Warsaw Uprising exhibition brings the WWII story to Tbilisi museum

  • Polish combatants cross a trench in Warsaw street during the uprising. Photo: Warsaw Uprising Museum.

Agenda.ge, 11 Apr 2019 - 18:30, Tbilisi,Georgia

The story of the Warsaw Uprising, the largest operation by World War II resistance movement in Europe, will open at Tbilisi’s Museum of Georgia later today after touring museums across the world.


At the venue, part of the Georgian National Museum network, the 63 days of the uprising that heralded the efforts of the independent Polish resistance to liberate their capital from the occupying German army will be presented to viewers.


Held in collaboration with Poland’s Warsaw Uprising Museum, the exposition is brought to the downtown Tbilisi venue with “graphical illustrations” that touch on Polish history and its capital.


Photographs from Warsaw collections also present the events of the uprising that saw over 15,000 casualties for the Polish underground, as organisers aim to illustrate the “military, political, historical and human aspects” of the operation.





Three members of Polish underground who fought in the uprising photographed in a Polish military hospital in a German prisoner of war camp in 1945. Photo: Warsaw Uprising Museum.


It serves to pay homage to the men and women of the city who launched the effort for liberating it from the German military on August 1, as Soviet armies approached banks of River Vistula.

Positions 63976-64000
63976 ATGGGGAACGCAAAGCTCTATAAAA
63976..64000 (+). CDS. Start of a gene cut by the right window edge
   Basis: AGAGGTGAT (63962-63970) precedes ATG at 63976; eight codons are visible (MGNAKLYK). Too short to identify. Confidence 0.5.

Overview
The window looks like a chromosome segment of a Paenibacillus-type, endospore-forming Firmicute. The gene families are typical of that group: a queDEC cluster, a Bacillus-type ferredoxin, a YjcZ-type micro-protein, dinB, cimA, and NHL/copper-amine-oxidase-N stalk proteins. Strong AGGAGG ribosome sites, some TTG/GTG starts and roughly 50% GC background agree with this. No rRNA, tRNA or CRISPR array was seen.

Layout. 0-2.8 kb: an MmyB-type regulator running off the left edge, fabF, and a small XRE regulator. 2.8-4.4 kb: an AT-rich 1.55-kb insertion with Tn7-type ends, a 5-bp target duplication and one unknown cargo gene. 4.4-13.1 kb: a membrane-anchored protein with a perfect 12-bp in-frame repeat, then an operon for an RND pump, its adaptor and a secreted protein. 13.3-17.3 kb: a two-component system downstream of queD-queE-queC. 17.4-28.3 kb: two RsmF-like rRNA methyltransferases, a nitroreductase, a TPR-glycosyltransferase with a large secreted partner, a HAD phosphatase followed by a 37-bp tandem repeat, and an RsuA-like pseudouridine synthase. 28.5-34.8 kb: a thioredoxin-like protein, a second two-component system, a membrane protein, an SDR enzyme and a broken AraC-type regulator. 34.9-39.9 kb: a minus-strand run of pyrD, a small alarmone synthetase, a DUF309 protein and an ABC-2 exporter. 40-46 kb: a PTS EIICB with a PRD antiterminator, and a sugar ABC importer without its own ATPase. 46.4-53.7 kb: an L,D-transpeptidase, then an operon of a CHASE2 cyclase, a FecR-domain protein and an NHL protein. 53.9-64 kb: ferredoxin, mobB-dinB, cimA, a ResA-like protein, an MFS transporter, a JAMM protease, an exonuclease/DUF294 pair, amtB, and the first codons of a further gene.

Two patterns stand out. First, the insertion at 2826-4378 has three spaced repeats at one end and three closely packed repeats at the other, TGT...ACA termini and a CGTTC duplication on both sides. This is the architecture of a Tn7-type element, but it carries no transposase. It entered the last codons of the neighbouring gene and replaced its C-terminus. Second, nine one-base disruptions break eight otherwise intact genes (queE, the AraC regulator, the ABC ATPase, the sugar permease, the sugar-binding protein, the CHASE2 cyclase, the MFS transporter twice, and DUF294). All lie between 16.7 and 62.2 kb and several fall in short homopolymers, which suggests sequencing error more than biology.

Looking to free the city after nearly four years of German occupation, the resistance also sought to gain control of Warsaw before the Soviet-backed Polish Committee of National Liberation.


As the urban fighting raged on in the city over the next two months, the Polish combatants, led by the Home Army, did not receive assistance from the Soviet forces, who halted their advanced on Warsaw.


While the uprising initially saw most of the central part of the city captured by the resistance, a counter-attack by the Wehrmacht, the Waffen-SS and Schutzpolizei units, as well as a lack of supplies meant eventual defeat for their struggle.


Warsaw was also systematically and purposefully razed by the German army in a reprisal for the rebellion, following the operation.





Members of the ‘Chrobry I’ battalion of the Polish forces photographed after capturing a German police station in the city during the uprising. Photo: Warsaw Uprising Museum.


The Museum of Georgia display is also augmented by a specially compiled exposition about Georgian military officers of the wartime period.


First displayed in Warsaw to commemorate the 70th anniversary of the uprising in 2014, the exhibition project has since been viewed by visitors at museum venues in Europe, North America and Asia.


In Tbilisi, visitors will enjoy free admission on its opening, with the exhibition then receiving museum-goers through April 30.


The Museum of Georgia is located at 3, Rustaveli Avenue in the capital.